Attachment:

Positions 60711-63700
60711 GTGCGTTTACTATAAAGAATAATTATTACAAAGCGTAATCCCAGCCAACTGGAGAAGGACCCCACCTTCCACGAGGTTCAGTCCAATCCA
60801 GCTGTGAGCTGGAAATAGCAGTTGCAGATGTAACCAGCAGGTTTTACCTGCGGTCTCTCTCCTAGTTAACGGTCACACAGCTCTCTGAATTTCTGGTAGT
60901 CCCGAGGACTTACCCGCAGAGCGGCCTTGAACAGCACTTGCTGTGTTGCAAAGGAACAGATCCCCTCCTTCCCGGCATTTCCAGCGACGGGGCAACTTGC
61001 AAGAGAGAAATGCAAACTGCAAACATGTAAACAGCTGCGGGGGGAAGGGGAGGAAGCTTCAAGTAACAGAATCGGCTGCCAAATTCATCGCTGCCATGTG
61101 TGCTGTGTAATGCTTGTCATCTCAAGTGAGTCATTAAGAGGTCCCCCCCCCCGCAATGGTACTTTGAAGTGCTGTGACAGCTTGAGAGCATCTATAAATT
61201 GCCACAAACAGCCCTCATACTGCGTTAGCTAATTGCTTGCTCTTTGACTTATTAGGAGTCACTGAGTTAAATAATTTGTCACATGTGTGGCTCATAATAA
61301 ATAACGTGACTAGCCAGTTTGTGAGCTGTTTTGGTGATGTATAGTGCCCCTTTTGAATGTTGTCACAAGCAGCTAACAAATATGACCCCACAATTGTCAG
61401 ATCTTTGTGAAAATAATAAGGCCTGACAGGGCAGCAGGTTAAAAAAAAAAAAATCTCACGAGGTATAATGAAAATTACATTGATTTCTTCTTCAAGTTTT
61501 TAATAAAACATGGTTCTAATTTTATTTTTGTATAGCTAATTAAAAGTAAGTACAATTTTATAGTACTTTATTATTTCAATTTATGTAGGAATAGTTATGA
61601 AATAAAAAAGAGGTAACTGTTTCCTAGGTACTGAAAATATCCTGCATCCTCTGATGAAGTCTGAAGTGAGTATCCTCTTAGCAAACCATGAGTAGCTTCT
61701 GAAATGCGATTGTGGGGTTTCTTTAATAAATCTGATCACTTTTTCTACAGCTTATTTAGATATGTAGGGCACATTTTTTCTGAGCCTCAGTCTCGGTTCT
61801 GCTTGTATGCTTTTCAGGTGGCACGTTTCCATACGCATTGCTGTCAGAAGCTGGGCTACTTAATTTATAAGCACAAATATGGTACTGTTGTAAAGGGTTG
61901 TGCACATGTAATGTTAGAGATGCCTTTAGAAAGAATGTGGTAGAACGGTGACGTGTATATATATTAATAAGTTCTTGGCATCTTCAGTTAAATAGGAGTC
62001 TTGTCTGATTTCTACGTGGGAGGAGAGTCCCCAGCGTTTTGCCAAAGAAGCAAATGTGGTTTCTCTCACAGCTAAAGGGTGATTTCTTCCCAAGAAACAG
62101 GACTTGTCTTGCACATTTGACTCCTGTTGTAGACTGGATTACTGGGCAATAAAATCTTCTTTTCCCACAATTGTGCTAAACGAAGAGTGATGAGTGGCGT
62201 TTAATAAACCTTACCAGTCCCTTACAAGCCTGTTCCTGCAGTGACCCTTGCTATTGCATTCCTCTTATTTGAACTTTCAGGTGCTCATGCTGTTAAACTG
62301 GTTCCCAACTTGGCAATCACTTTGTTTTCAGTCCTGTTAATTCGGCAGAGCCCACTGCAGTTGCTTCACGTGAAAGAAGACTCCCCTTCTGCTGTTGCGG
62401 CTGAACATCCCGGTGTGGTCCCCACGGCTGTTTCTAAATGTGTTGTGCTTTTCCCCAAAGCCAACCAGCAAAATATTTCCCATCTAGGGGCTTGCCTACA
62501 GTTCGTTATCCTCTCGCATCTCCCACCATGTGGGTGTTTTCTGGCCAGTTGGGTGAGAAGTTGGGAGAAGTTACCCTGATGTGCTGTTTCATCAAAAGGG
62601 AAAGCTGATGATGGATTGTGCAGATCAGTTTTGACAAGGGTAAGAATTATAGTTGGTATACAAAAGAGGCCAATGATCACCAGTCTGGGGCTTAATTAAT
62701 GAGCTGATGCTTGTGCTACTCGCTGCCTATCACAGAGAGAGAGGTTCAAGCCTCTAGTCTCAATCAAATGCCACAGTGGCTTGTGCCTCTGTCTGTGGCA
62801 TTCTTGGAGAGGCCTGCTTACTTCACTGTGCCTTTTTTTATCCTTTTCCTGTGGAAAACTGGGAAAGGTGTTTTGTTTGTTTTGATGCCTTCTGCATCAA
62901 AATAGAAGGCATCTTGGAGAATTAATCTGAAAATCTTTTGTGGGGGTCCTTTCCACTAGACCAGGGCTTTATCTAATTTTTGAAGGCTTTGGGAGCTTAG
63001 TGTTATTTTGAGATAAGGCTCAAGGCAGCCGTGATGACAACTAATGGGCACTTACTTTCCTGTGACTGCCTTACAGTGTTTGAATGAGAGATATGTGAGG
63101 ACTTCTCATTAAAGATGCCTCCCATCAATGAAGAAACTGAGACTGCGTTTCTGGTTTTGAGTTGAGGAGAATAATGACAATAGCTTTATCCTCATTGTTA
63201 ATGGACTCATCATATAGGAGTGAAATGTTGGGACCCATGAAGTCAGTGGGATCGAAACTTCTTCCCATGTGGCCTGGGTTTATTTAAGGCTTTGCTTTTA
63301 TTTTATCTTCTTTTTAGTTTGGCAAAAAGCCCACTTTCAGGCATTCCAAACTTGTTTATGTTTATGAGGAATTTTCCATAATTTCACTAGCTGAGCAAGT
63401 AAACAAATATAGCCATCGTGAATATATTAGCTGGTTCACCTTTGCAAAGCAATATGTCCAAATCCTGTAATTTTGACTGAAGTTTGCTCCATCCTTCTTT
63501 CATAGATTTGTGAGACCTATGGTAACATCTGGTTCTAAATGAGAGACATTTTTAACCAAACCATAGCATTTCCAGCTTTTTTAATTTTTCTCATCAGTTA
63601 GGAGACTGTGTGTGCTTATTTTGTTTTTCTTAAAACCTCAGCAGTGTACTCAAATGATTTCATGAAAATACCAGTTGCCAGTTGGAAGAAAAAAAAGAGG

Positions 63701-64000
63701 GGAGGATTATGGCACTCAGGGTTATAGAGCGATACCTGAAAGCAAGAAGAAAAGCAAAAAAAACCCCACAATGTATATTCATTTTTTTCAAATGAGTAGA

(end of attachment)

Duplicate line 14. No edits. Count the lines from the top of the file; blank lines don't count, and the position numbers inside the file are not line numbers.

61901 TGCACATGTAATGTTAGAGATGCCTTTAGAAAGAATGTGGTAGAACGGTGACGTGTATATATATTAATAAGTTCTTGGCATCTTCAGTTAAATAGGAGTC